December 3, 2020

Letter to the Editor

Today, I watched one of the strongest, most inspiring people I know shed tears. The cause of her grief was Josh Coppenbarger’s pessimistic opinion piece, “Preaching to the Choir”. I am outraged. Coppenbarger seems to think that Webster is so “gay friendly” that we don’t need a day to show support for LGBTQ individuals.
Well, Josh, look in the mirror. Opinions akin to yours are the reason why the Day of Silence exists. Your thoughts on this peace-promoting day of action – yes, action – are depressing, at best. As a film major, I would think that you might understand the impact that silence can have. I invite you to watch a Charlie Chaplin flick – not a single word will be spoken, but I’d be surprised if you finish the film without receiving a message.
Actions often speak louder than words, and that’s the idea behind this effective protest. I agree that a great number of Webster students are very open-minded, but the Day of Silence is not just for Webster students. The Day of Silence is for all of the kids around the world that have been beaten and bruised by both word and fist, simply because they are different. It’s for the people that have been so distressed by harassment that that have ended their own lives. It’s for the friend that I watched break down after reading your words. That you don’t think this day can make a difference is disheartening – you’re so cynical.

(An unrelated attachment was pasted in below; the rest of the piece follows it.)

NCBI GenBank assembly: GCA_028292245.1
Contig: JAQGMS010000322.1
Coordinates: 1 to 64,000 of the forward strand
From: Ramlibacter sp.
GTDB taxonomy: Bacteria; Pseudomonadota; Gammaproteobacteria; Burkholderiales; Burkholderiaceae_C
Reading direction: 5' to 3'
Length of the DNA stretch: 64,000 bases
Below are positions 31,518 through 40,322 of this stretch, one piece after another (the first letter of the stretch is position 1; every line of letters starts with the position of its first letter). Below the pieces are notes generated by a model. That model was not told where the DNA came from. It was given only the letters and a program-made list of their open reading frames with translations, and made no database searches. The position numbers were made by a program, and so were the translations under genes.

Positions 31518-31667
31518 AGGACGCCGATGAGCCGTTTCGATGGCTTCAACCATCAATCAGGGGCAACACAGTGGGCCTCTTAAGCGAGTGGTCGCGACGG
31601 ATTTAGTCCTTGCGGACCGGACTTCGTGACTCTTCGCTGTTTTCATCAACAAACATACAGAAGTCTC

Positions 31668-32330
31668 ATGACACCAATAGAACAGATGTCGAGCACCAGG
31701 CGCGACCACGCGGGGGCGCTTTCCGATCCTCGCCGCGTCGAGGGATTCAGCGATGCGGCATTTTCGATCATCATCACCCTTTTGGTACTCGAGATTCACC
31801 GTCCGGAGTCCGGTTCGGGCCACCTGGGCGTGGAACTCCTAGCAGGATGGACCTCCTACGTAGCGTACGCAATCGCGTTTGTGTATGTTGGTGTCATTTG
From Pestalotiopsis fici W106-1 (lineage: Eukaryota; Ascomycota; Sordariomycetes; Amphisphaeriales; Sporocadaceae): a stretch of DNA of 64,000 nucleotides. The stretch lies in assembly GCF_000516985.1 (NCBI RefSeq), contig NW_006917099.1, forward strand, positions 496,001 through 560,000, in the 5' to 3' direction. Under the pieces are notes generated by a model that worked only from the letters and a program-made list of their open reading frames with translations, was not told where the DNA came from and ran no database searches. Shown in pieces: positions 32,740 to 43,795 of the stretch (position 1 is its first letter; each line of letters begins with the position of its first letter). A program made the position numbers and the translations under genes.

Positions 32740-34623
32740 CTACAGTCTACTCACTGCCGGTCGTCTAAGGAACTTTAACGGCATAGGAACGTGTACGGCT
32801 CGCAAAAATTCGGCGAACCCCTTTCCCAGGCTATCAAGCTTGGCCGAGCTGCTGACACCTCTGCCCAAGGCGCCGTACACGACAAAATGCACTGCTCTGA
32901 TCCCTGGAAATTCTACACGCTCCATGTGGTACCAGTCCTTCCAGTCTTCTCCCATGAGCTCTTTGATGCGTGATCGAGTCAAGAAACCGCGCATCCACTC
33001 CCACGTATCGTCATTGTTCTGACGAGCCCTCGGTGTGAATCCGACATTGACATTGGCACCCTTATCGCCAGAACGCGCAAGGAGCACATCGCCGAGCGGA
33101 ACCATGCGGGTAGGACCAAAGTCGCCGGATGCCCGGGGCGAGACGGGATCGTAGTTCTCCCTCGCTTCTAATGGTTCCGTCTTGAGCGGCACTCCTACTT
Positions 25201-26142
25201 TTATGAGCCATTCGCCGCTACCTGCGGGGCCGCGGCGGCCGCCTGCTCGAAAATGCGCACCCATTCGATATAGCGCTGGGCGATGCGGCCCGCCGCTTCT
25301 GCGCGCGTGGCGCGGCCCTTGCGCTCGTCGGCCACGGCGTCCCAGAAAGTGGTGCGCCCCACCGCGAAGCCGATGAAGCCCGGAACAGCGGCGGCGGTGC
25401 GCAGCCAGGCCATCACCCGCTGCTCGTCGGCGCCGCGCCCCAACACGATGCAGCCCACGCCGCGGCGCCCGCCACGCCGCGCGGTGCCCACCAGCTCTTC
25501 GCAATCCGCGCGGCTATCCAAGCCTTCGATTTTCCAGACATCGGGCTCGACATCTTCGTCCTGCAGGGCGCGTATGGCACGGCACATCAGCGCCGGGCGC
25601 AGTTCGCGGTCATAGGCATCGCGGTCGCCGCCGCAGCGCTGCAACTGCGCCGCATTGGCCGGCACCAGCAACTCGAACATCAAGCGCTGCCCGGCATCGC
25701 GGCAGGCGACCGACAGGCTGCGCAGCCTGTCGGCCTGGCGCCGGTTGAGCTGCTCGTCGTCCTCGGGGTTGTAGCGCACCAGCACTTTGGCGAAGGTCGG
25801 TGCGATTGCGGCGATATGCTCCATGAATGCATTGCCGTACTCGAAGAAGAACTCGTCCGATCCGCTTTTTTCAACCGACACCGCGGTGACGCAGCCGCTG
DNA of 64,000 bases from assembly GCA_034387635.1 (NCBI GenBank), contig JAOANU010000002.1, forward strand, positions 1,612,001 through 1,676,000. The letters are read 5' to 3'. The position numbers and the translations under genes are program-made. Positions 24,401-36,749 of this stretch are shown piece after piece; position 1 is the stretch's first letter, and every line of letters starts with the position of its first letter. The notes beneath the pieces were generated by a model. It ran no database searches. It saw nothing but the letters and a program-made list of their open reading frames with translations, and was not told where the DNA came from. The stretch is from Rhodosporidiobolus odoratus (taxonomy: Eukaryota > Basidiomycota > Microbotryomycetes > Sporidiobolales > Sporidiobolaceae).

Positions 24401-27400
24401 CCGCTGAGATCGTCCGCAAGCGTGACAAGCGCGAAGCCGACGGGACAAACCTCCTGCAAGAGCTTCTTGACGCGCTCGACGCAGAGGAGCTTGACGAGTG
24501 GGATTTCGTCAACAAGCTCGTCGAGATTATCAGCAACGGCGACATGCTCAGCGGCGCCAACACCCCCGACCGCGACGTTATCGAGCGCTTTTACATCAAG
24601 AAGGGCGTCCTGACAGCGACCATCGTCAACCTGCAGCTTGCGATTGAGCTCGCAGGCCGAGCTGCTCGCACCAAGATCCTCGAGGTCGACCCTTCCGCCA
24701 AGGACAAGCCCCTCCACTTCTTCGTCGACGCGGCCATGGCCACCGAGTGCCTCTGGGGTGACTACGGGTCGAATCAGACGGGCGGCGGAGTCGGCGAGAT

Whether this protest occurs on our campus or in San Francisco doesn’t matter. Gay rights and acceptance need to be universal standards, not city-specific novelties. Laws tend to inform the public on what is acceptable.
If gay rights are written into law, I have no doubt that bigotry at least dilute. You say that racism is not gone, but look how far that movement has come. These things take time, and they take support on a national level. Webster University is part of this nation. To say that our message does not matter is to devalue the students that attend our university, LGBTQ or otherwise.
Our silence speaks a thousand words to those that need our support, and though we are not policy makers, it would be naïve to assume that our actions will go overlooked.
To quote Margaret Mead, “Never doubt that a small group of committed people can change the world. Indeed, it is the only thing that ever has.”
May Morrison,
Senior media communications major

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